Six concepts concerning forests, forestry, and water resources are discussed: (1) the role of the forest canopy in erosion control; (2) the impact of disturbance on soils; (3) the variability of natural water quality; (4) the impact of harvesting on water quality; (5) the role of extreme experiments; and (6) the effectiveness of forestry best management practices (BMP). The literature shows that the forest floor, not the canopy, protects soils from erosion. Harvesting can be conducted in ways that limit compaction and essentially confine overland flow to areas of exposed mineral soil on roads, trails, and log landings. Overland flow from these areas can be controlled and converted to subsurface flow before it reaches streams and lakes. Thus, effects to watershed hydrology are small. Undisturbed watersheds tend to have better quality water than highly disturbed watersheds, but the undisturbed character of a catchment does not assure high-quality water. Undisturbed forests vary greatly in sediment and chemical exports that are controlled by variables such as streamflow, soils, geology, air pollution, and land use history. Conversely, timber harvesting does not necessarily have measurable or biologically meaningful negative effects on water quality. Forestry BMP have proven effective in controlling adverse changes to in-stream sediment and water chemistry. Many studies that have reported large changes in water quality often represent extreme treatments not associated with typical forest operations, or they have not employed BMP. Properly and adequately used forestry BMP protect watershed resources while allowing the removal of wood products.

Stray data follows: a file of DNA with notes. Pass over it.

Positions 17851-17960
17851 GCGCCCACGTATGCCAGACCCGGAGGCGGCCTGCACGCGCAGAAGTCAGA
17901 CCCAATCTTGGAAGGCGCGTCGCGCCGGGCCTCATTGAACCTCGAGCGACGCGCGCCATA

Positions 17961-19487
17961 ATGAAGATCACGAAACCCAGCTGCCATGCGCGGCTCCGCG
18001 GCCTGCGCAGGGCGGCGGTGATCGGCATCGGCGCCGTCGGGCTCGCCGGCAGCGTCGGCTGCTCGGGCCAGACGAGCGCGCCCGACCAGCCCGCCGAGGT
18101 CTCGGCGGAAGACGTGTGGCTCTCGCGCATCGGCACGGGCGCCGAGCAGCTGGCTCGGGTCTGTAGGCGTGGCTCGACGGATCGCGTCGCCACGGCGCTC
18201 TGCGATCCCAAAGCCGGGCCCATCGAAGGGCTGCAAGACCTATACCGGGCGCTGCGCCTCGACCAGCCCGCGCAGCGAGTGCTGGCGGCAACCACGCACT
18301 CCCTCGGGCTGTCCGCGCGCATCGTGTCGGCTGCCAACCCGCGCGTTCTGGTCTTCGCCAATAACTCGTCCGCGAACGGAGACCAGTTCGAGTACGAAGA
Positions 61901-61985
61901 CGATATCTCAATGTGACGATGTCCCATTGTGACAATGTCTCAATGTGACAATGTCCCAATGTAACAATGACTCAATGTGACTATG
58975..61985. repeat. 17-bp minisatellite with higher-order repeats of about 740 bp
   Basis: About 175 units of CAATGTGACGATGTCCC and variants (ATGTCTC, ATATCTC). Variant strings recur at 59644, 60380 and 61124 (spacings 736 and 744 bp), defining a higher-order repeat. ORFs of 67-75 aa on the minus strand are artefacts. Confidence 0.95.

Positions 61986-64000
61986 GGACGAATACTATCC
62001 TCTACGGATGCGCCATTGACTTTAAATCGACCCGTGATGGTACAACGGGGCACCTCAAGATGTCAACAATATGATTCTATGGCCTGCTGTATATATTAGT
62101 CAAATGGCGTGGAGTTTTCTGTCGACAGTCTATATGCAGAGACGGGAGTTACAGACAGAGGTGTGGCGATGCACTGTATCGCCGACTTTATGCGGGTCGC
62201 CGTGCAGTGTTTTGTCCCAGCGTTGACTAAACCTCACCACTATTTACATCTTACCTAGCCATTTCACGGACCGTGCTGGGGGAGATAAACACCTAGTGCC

Each regional journal of applied forestry focuses on research, practice, and techniques targeted to foresters and allied professionals in specific regions of the United States and Canada. The Northern Journal of Applied Forestry covers northeastern, midwestern, and boreal forests in the United States and Canada.